The Checklist Every Small Business Owner Needs for New Hires

Growing your business to the point that you need to start hiring employees is exciting. It’s also rife with administrative burdens that you don’t want to be unprepared for.

When taking on a new hire, you need more than 1) the assurance your cash flow is sufficient to support your payroll expenses and 2) that the talent is the right fit for the role. There are governmental obligations to consider, as well as fitting your new employee into your existing schedule and structure. Small businesses face additional challenges when it comes to compliance, cash flow, and keeping operations on track. Follow this checklist to make the onboarding process run as smoothly as possible.

1. Get the new hire's ID, work eligibility, and tax withholding forms in order before you do anything else.

Make a copy of the employee's government-issued photo ID and confirm that the new hire is eligible to work in the United States. This requires filling out an I-9 form and checking with the government database that it's valid. Neglecting to collect an I-9 at the time of onboarding can result in fines worth $375-$16,000 per violation, with another $100-$1,100 per violation if you fail to produce a valid I-9 for each employee at the time of inspection.

In order to make sure that the employee's paychecks are calculated correctly from the first payroll period onward, you will need to collect a Form W-4. If your state and/or city has income taxes, you will also need state and local withholding forms. This is particularly important if your organization hires talent from multiple states, such as the greater New York City and Philadelphia areas. This is also the ideal time to get direct deposit forms filled out.

2. Order a background check.

Depending on the scope of the work performed, you may be held liable for your employees' actions and deemed negligent in the hiring process if it turns out that they committed crimes in the past that are relevant to the job (such as larceny if hiring an inventory manager). Note: a nonviolent drug offense is less likely to have bearing on their lives nowadays. You may not need every piece of information that comes up in a background check or find it relevant to the position, but it can help ensure the safety and security of your clients, staff, and other stakeholders.

3. Enroll the employee in any benefit programs offered.

Even if there's a grace period involved, it's best to get a new hire onboarded into any benefit programs immediately so that neither of you has to be inconvenienced by manual enrollment in the future. Health insurance and retirement benefits are the most crucial benefits for immediate enrollment, but if you offer any other programs like pre-tax transit passes, flex accounts, and wellness plans (e.g. gym memberships), you also need to get the new hire enrolled or leave instructions on how to do so.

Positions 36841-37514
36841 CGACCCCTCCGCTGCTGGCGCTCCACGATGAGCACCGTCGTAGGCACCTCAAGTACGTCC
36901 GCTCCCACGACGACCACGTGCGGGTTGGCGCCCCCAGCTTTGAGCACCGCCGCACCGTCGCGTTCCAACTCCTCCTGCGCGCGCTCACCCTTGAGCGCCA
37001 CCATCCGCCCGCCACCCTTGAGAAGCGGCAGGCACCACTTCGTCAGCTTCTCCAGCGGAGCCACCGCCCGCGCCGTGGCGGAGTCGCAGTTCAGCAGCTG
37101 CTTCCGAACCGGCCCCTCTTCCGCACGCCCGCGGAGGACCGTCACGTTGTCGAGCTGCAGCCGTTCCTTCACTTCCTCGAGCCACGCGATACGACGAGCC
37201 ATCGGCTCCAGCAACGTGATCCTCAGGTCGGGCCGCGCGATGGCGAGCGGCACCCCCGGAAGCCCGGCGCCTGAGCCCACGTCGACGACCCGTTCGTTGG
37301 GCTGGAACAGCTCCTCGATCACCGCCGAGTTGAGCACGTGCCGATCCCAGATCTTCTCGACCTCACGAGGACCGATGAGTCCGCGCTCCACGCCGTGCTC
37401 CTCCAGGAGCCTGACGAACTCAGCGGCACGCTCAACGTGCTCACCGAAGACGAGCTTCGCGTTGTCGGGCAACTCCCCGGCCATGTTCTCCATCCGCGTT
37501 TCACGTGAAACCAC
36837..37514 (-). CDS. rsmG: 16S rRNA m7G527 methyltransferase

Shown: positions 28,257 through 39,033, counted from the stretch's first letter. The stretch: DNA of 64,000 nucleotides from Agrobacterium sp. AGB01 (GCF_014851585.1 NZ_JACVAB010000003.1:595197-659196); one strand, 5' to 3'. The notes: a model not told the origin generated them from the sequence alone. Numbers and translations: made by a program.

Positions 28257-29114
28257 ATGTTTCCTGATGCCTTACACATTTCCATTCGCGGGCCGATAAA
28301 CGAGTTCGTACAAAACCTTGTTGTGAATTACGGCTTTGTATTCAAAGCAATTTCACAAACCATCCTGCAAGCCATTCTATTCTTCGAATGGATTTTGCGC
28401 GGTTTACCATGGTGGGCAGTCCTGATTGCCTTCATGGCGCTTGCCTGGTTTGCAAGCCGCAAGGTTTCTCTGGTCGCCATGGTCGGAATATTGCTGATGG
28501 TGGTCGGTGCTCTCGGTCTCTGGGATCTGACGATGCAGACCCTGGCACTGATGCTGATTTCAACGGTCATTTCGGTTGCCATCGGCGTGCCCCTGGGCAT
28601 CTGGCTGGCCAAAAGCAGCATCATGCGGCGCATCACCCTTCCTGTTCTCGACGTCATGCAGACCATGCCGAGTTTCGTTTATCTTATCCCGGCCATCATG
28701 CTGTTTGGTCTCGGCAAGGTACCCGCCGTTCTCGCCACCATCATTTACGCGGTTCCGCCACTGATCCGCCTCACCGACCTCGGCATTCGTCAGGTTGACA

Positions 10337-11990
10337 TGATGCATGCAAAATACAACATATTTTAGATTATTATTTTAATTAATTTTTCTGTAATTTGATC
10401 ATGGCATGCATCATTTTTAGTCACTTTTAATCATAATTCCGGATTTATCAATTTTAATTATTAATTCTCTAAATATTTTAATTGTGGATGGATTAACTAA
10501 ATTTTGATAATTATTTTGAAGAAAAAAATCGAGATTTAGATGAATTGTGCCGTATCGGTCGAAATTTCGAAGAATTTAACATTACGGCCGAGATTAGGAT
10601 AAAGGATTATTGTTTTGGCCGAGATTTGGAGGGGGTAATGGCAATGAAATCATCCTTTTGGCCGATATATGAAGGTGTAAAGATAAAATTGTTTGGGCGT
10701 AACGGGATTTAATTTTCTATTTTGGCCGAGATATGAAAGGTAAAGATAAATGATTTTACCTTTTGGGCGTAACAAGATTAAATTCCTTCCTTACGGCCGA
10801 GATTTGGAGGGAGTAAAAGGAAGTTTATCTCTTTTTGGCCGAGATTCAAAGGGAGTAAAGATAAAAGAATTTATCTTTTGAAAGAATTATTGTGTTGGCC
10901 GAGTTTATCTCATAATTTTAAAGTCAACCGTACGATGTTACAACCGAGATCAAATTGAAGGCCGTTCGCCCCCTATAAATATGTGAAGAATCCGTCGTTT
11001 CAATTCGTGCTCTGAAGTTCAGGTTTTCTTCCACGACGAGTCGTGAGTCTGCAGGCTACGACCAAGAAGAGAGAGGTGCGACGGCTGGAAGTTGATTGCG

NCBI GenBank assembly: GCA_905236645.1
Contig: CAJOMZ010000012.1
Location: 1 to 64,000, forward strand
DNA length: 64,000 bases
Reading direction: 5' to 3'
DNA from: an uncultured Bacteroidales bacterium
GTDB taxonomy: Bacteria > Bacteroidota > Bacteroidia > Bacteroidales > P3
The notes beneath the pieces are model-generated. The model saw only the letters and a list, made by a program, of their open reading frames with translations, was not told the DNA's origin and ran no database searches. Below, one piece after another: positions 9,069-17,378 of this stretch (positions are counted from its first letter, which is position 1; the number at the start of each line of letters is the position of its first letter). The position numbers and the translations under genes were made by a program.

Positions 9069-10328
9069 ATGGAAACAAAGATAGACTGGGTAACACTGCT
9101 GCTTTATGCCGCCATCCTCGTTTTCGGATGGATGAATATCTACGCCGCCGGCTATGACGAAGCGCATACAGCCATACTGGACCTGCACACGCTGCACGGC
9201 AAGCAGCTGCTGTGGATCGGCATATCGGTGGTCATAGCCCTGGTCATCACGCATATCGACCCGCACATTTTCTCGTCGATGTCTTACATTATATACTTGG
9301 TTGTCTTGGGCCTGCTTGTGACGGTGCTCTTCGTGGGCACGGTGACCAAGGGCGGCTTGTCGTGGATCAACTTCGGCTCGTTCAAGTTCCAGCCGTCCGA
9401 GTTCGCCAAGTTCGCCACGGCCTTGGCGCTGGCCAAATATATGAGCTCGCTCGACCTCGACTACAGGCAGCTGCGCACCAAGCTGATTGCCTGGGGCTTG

4. Walk the new hire through your business processes, policies and procedures.

Once all of the relevant government and payroll forms have been filled out and you’re ready to proceed, getting new employees familiar with the business environment and organizational culture is the next integral step of the onboarding process.

If you have an employee handbook, provide them with one. Outline the most critical policies that are most relevant to the job and maintaining an efficient and safe workplace such as code of conduct, dress code, guidelines for remote work and total hours worked, parking rules and other policies and procedures they need to be immediately aware of. If your workplace uses badges or employee IDs, arrange to have one made right away, and if necessary, get business cards with the employee's name printed on them.

5. Arrange the new hire's workspace.

Does your new hire have a desk and chair, a properly set up computer and any other tools that may be necessary? Or, if the position is not a desk job, do you have the required uniforms in the correct size, along with tools and any other occupational gear your new hire will need? Is the area properly furnished (if you recently expanded your workplace to make room for new hires)?

Other important aspects of readying the workspace that shouldn't be overlooked include employee IDs (and updating any registries if located within a building or complex), keys, filing cabinets, employee e-mail addresses and intranet, and furnishing devices (if this is your policy).

6. Integrate new employees into the workplace.

Arrange for any meetings or lunches with the appropriate managers, clients, or key employees that new hires need to get to know better. Have them tour the workplace to get familiar with how it operates and make arrangements for training or additional resources that may be required. Make sure that the new hires also understand the required job duties and how they fit within the department or overall organization. Encourage questions and comments throughout the entire process.

Onboarding can be a stressful time for smaller organizations that are just starting to grow. But if you follow this checklist and get those critical forms out of the way first, transitioning a new hire can go smoothly.

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